At this week’s Blockchain Live conference in London there was a lot of buzz and excitement around the implications of blockchain, and indeed other distributed ledger technologies, for consumers, businesses and public services. In an age of anxiety about cyber security and online privacy blockchain appears to offer new solutions.
‘Erm, but what is blockchain?’, I hear you ask. It is a shared distributed ledger (like a digital record book) that records transactions and tracks assets across a network. It is called blockchain because it stores data in blocks that are linked together to form a chain. Each block confirms when a transaction took place and contains a hash that forms a unique identifier linking the blocks together.
One of the first examples of an innovation running on blockchain is bitcoin, the digital currency created in 2009 by the mysterious Satoshi Nakamoto. Unlike the pound or the euro, bitcoins are not issued by a central bank, but are ‘mined’ by people running computers around the world using software that solves mathematical problems. Bitcoin is not monitored by a central monetary authority but rather its supply and verification is managed by a peer to peer network made up of the computers of those who use it.
So, why the excitement? Blockchain technologies can provide a faster way of moving assets around the world, simply because they do not rely on verification by a bank or other intermediary. Think of how long it takes to cash a cheque or transfer money overseas. They also provide enhanced security. This is because members of the network can be required to verify their identities to participate and because the lack of a central institution hosting all the data means the network is less vulnerable to cyber attacks. Transactions on a blockchain are furthermore immutable: because each block is part of a chain linked to other blocks they cannot be tampered with or altered. This should help in the fight against fraud and money laundering, as well as helping law enforcement and auditors track transactions.
What are the implications of distributed ledger technologies such as blockchain for policing and indeed public services more widely? The first potential benefit is that it could give citizens much greater control of their personal data, enabling more personalised services. So, for example, patients could control access to their medical records on a blockchain, which could be updated in real time by both patients and doctors. This could also unlock innovation by giving patients the ability to provide some of their data to third parties to carry out research or design new services. In policing, crime reports could be made on a distributed ledger, with victims being updated automatically every time there was a development in the case, rather than police officers or prosecutors having to remember to phone the victim.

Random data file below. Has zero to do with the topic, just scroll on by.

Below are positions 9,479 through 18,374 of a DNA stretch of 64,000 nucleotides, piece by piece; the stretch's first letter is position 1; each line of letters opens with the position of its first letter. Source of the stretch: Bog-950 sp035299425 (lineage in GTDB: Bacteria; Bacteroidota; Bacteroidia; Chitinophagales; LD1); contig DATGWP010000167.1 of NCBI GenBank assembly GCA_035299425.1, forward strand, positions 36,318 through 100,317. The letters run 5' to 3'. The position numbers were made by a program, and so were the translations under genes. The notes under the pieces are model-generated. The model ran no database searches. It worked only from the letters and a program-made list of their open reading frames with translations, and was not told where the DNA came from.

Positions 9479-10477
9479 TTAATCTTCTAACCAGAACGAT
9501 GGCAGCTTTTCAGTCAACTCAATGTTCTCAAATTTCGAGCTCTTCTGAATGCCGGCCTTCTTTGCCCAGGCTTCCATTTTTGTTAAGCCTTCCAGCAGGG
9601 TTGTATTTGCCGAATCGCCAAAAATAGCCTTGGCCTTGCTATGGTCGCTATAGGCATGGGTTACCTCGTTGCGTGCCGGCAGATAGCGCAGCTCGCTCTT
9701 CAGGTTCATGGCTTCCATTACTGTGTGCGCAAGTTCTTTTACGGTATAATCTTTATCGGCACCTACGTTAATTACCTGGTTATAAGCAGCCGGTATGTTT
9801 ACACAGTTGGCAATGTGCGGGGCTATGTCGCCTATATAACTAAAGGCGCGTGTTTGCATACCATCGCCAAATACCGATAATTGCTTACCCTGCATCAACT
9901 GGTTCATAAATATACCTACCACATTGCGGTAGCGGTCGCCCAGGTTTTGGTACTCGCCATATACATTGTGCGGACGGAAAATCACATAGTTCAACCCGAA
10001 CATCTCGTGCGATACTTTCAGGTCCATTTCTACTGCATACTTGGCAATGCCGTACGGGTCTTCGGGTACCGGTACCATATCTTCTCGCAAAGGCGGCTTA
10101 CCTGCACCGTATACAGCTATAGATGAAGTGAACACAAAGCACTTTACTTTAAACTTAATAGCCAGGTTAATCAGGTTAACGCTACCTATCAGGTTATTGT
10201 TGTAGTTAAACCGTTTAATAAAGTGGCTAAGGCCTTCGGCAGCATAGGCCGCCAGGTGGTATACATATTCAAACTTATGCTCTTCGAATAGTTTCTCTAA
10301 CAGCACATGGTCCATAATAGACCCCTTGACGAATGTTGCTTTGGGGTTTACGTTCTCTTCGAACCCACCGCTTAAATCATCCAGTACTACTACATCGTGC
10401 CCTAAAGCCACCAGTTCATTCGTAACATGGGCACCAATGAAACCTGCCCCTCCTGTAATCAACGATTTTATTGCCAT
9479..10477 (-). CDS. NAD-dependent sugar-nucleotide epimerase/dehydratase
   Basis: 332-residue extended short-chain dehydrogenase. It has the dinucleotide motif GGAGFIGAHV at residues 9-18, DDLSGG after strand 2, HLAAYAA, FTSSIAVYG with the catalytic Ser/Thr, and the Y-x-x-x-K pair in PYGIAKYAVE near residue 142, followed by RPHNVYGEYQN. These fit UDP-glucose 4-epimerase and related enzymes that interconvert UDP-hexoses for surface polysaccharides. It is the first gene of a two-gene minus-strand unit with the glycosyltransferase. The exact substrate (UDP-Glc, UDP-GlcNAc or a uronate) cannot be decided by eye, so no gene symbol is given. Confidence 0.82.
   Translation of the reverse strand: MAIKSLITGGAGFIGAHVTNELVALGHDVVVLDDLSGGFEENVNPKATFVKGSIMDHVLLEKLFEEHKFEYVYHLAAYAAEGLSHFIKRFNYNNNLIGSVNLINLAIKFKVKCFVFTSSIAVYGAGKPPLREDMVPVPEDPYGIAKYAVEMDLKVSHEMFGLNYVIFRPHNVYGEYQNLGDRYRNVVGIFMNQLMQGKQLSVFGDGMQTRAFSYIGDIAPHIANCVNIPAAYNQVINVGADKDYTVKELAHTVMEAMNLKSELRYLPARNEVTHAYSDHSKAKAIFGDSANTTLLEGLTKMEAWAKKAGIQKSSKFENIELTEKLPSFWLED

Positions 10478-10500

The second benefit could be interoperability. As anyone in policing will attest, the challenges facing services are increasingly complex and require multiple agencies to work together to solve problems, intervene early and provide better services. One of the biggest barriers to collaboration is the reluctance or inability of agencies to share information and, while progress has been made, few would deny that sharing data between police forces and between the police and other agencies is a continuing challenge. Blockchain may help by allowing multiple users access to the same data with varying levels of permission. For example, as we recently explored in our Reforming Justice for a Digital Age report with CGI, digital case files are now being rolled out across the criminal justice system, allowing multiple agencies access to the same files in digital form. On a blockchain such data may be updated more quickly and wider access permitted while at the same time being part of a secure network.
The third benefit is efficiency. In 2010, Her Majesty’s Inspectorate of Constabulary (HMIC) found that during the prosecution of a standard domestic burglary there were 70 ‘rubbing points’ where the progress of a case was dependent upon one justice agency securing information from another. In addition, as part of this process there were at least seven occasions where data needed to be transferred between agencies. This level of complexity presents multiple moments for mistakes to be made and for duplication to occur. Blockchain technology could enable automatic updates and design in rules to prevent error.
Of course, we should not breathlessly embrace blockchain as the solution to all our problems. Public service data will still need to be extracted from legacy systems. While the transparency of the ledger means that law enforcement can follow the digital trail in blockchain transactions, encryption means that the identities of criminals remain hidden. The age old trade off between the right to privacy and the demands of public safety remains.
Finally, while a decentralised internet unmediated by corporate behemoths like Facebook and Google is attractive from the point view of privacy and the democratisation of power (a fragmented internet is hard to censor or control) it does pose a major challenge for law enforcement. Facebook has a relationship with state agencies and employs an army of moderators to remove and report criminal content. A more decentralised internet based on distributed technologies like blockchain is likely to make it harder to remove indecent images of children or content promoting terrorism from the internet. The government, the police, the public and the tech sector should rapidly discuss the implications.